mask upsampled using bilinear, mask type: binary,
 SDR:14.32, L1:4.208e-02polar space
mask upsampled using bilinear, mask type: binary,
 SDR:14.32, L1:4.208e-02cartesian space
mask upsampled using nearest, mask type: binary,
 SDR:14.18, L1:4.179e-02polar space
mask upsampled using nearest, mask type: binary,
 SDR:14.18, L1:4.179e-02cartesian space
mask upsampled using bilinear, mask type: complex,
 SDR:7.62, L1:3.324e-02polar space
mask upsampled using bicubic, mask type: complex,
 SDR:6.52, L1:3.683e-02polar space
mask upsampled using nearest, mask type: complex,
 SDR:6.15, L1:3.786e-02polar space
spectrogram upsampled using nearest, mask type: complex,
 SDR:5.78, L1:6.882e-02cartesian space
spectrogram upsampled using nearest, mask type: binary,
 SDR:4.83, L1:7.444e-02cartesian space
spectrogram upsampled using bilinear, mask type: complex,
 SDR:3.29, L1:7.583e-02cartesian space
spectrogram upsampled using bilinear, mask type: binary,
 SDR:2.74, L1:7.807e-02cartesian space
spectrogram upsampled using bicubic, mask type: complex,
 SDR:2.30, L1:7.532e-02cartesian space
spectrogram upsampled using bicubic, mask type: binary,
 SDR:1.81, L1:7.777e-02cartesian space
spectrogram upsampled using bilinear, mask type: complex,
 SDR:-7.21, L1:8.310e-02polar space
spectrogram upsampled using bicubic, mask type: complex,
 SDR:-7.76, L1:8.443e-02polar space
spectrogram upsampled using nearest, mask type: complex,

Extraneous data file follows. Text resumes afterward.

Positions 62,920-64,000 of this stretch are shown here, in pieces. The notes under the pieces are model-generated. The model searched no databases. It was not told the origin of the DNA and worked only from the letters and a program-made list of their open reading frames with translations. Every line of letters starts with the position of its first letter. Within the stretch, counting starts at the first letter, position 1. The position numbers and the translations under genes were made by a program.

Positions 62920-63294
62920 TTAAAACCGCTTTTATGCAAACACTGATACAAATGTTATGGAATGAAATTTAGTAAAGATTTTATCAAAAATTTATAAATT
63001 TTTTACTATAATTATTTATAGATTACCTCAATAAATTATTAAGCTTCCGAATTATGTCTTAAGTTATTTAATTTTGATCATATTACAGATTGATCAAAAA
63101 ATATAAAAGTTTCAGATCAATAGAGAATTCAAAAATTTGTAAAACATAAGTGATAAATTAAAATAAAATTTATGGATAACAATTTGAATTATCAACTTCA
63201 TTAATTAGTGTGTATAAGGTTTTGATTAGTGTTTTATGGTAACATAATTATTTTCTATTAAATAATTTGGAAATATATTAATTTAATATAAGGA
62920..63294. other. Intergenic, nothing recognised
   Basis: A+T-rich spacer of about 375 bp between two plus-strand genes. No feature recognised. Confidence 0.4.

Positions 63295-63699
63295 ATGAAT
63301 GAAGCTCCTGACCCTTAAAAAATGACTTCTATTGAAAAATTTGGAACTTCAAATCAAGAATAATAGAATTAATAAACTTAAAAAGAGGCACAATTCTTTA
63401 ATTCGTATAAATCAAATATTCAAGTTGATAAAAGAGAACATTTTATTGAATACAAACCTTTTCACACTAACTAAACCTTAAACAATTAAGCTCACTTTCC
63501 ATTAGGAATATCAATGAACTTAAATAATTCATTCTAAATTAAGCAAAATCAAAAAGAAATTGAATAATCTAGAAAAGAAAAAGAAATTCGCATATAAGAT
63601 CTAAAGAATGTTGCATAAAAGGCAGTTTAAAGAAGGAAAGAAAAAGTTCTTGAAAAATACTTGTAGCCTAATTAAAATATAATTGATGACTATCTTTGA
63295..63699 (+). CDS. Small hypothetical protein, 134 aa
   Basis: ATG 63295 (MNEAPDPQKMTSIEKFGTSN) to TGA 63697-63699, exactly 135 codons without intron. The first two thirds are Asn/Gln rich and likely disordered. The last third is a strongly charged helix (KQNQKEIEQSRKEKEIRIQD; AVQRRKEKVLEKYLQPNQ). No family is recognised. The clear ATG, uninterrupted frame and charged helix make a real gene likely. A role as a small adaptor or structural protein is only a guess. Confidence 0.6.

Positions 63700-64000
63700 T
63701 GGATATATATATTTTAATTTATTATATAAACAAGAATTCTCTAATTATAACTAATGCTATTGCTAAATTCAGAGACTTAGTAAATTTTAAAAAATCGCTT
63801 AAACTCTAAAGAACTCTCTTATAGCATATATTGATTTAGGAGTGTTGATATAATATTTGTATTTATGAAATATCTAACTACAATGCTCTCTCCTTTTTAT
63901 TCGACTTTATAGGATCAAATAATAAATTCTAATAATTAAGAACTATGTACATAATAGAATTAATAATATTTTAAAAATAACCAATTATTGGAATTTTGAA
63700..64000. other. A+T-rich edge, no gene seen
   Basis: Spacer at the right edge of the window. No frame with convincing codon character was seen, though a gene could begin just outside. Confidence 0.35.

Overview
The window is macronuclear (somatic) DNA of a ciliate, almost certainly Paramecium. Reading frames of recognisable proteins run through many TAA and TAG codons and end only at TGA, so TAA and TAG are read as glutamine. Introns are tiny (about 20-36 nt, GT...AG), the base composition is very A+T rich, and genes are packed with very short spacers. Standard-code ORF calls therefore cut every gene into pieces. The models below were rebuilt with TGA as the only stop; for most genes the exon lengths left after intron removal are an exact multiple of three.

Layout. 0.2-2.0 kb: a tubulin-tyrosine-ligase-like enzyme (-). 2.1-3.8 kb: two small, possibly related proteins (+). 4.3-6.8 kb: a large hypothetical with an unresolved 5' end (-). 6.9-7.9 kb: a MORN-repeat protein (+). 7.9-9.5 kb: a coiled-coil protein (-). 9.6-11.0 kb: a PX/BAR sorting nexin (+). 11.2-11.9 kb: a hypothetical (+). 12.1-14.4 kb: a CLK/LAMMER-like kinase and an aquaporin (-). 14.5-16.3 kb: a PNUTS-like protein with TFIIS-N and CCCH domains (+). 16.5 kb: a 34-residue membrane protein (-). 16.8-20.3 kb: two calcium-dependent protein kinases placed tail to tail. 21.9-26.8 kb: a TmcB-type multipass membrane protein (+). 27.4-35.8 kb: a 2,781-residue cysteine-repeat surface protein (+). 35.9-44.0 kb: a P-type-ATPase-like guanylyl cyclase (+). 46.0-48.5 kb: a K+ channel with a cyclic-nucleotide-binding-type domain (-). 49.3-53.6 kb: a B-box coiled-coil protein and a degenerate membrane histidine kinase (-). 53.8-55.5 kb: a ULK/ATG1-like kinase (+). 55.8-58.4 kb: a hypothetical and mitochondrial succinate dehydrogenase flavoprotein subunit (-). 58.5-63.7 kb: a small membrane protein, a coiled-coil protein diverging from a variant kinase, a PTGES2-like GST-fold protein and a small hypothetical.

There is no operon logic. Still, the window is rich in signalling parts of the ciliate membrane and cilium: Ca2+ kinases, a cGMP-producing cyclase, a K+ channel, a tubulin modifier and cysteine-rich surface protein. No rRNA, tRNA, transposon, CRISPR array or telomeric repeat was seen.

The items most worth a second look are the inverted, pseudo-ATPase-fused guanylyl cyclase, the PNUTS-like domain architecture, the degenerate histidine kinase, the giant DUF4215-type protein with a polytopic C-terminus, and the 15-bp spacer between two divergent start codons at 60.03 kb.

SDR:-8.26, L1:8.884e-02polar space
spectrogram upsampled using bilinear, mask type: binary,
 SDR:-9.72, L1:8.244e-02polar space
spectrogram upsampled using bicubic, mask type: binary,
 SDR:-10.27, L1:8.344e-02polar space
spectrogram upsampled using nearest, mask type: binary,
 SDR:-10.62, L1:8.668e-02polar space

Process finished with exit code 0

Analysis and conclusions

It’s interesting to highligh that the oracle sdr for binary masks is 14.85, meanwhile the oracle sdr for the complex mask is 101.19. This really means that downsampling and upsampling when using binary masks doesn’t harm the performance but speeds up the computations and save memory. However, in case of complex masks, we are setting a clear upperbound for our model’s performance.

Another interesting fact is that we are gonna find a loudness reduction in case of binary mask. The sound is naturally linear, however our way of representing it with float numbers (which are bounded between -1 and 1) forces us to rescale the resulting signal to fit that bound (as real samples would do). We empirically mix a set of sound as \(S_{mix} \sum S_i / N\). Therefore each source’s loudness is 1/N the original one. Complex mask rescales the loudness back the the original one by definition. This can be missleading to the network if the amount of sources is variable.